I spent day four with Peta and Tom of the Coastal & Marine department of Wessex. The biggest department of its kind in the country it showed me the extraordinary circumstances archaeology can be found. First, I had an introduction to the services and work the team do with Peta showing me various maps, photos and books used to research and find artefacts. Peta also carefully explained the various maritime services and organisations such as ORPAD who help preserve and regulate the locating of historical finds. Next I helped Peta scan some maps for another of her colleagues to use, highlighting the enormous amount of work the department puts into their research of possible sites. Peta made me feel very welcome and impressed me with her stories of the Iona II which sank off Lundy Island.
 

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I then worked with Tom, who gave me the task of photographing, sketching and measuring the remains of a gun from the 18th/ 19th century. Once again, I was terrified I would drop and break this valuable object but Tom was very reassuring and helped me get the best possible angles for the photographs. I finally finished my sketch and measurements (which took a while as I’m a terrible artist) and Tom asked me what my favourite era of history was in the hope of being able to show me some finds from the time. I replied with the very specific era of Tudor but even so Tom was able to find some Tudor cannonballs to show me. I think working with Coastal & Marine was one of the best experiences of the week and has definitely made me consider other career options in archaeology.  
 
In the afternoon I was lucky enough to work again with the finds team cleaning Roman pottery, bones and pieces of lead. Using only lukewarm water and a toothbrush I cleaned the pottery and bone and let them dry in a paper-lined tray. It was quite humbling to be the first person to see these objects clean again after they had been underground for hundreds and hundreds of years.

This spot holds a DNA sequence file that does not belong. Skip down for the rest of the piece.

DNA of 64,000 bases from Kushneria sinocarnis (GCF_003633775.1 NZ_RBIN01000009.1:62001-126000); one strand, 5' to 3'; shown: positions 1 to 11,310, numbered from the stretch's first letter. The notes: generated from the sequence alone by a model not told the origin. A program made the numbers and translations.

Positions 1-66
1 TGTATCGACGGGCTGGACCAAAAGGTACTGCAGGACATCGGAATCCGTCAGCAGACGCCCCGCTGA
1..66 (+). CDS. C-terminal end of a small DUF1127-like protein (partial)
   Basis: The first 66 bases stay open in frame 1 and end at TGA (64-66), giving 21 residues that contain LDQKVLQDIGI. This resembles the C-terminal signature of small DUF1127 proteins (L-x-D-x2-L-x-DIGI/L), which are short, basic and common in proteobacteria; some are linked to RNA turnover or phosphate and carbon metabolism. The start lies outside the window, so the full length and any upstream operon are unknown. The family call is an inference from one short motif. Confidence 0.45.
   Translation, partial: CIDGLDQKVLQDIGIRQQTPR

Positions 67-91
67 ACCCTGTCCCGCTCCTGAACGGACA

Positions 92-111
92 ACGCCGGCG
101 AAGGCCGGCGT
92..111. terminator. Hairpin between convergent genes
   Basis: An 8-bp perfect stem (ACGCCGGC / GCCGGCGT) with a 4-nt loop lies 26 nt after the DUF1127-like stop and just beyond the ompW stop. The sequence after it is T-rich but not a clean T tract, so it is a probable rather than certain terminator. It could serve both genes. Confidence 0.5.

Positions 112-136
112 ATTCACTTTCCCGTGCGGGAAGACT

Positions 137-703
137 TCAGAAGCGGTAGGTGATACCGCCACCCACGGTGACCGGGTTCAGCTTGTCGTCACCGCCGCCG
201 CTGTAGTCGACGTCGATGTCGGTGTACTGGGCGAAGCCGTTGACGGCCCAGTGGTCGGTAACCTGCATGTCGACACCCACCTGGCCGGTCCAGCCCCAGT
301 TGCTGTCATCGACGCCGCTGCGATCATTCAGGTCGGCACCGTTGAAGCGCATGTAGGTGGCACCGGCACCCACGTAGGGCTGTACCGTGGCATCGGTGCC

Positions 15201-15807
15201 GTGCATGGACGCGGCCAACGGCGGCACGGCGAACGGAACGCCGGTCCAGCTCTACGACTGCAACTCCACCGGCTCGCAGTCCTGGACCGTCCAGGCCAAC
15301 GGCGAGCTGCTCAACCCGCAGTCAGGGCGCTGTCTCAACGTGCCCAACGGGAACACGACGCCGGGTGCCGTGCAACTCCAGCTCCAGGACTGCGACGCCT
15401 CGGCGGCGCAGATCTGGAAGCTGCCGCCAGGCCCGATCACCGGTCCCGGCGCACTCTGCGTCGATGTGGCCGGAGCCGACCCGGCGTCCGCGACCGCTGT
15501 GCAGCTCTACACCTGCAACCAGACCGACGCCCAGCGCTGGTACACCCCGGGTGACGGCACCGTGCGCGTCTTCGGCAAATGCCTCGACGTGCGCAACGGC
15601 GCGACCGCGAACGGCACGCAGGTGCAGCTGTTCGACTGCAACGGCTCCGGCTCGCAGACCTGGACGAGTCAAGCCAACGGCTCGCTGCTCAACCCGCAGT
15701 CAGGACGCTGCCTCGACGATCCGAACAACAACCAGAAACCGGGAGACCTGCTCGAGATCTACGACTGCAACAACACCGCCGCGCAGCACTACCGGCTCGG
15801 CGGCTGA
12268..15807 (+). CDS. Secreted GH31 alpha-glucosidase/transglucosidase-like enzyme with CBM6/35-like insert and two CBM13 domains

Day 5

My last day at Wessex was spent with the environmental department. The first half I spent sieving and dividing my previously found samples from Tuesday. Using different sized sieves, I separated my finds and bagged them up, picking out any unusual finds such as burnt rock, pottery or bone. Several times Tony had to tell me I had not picked up a lovely shard of pottery but actually a smooth rock but that did not dampen my spirits to find a ‘thing’. After labelling (and writing on the wrong side) several bags I started the process again with finds from a location with lots of chalk. It was a bad day to wear black jeans as I discovered but it was still lots of fun. Next, I went inside and using the charcoal and small flots I had collected on Tuesday I used a microscope to examine them. It was amazing to see all my work so close and be able to pick out snail shells, burnt grains and even a tiny piece of slag from my small glass dish. 
 
Thank you so much to the entire company for the wonderful opportunity to experience a field and sector of work I knew very little about! I’m extremely grateful.
 
By Tabitha Gulliver Lawrence
 
 
 

HMS Caroline

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Members of the Edinburgh team visited HMS Caroline, the last survivor of the iconic Battle of Jutland (1916), at her mooring at Alexandra Dock, Belfast in early February, following her return from dry docking at Harland & Wolff. Caroline, part of the collection of historic ships held by the National Museum of the Royal Navy, has been undergoing a full restoration and advanced conservation to return the ship to as close a representation of her 1916 Jutland appearance as possible. The project also concentrated on developing interpretation to the public, educational facilities, improving access, safe-guarding historic fabric and enhancing the understanding of the ship, following her decommissioning as the floating base for Ulster Royal Naval Reserve in 2011.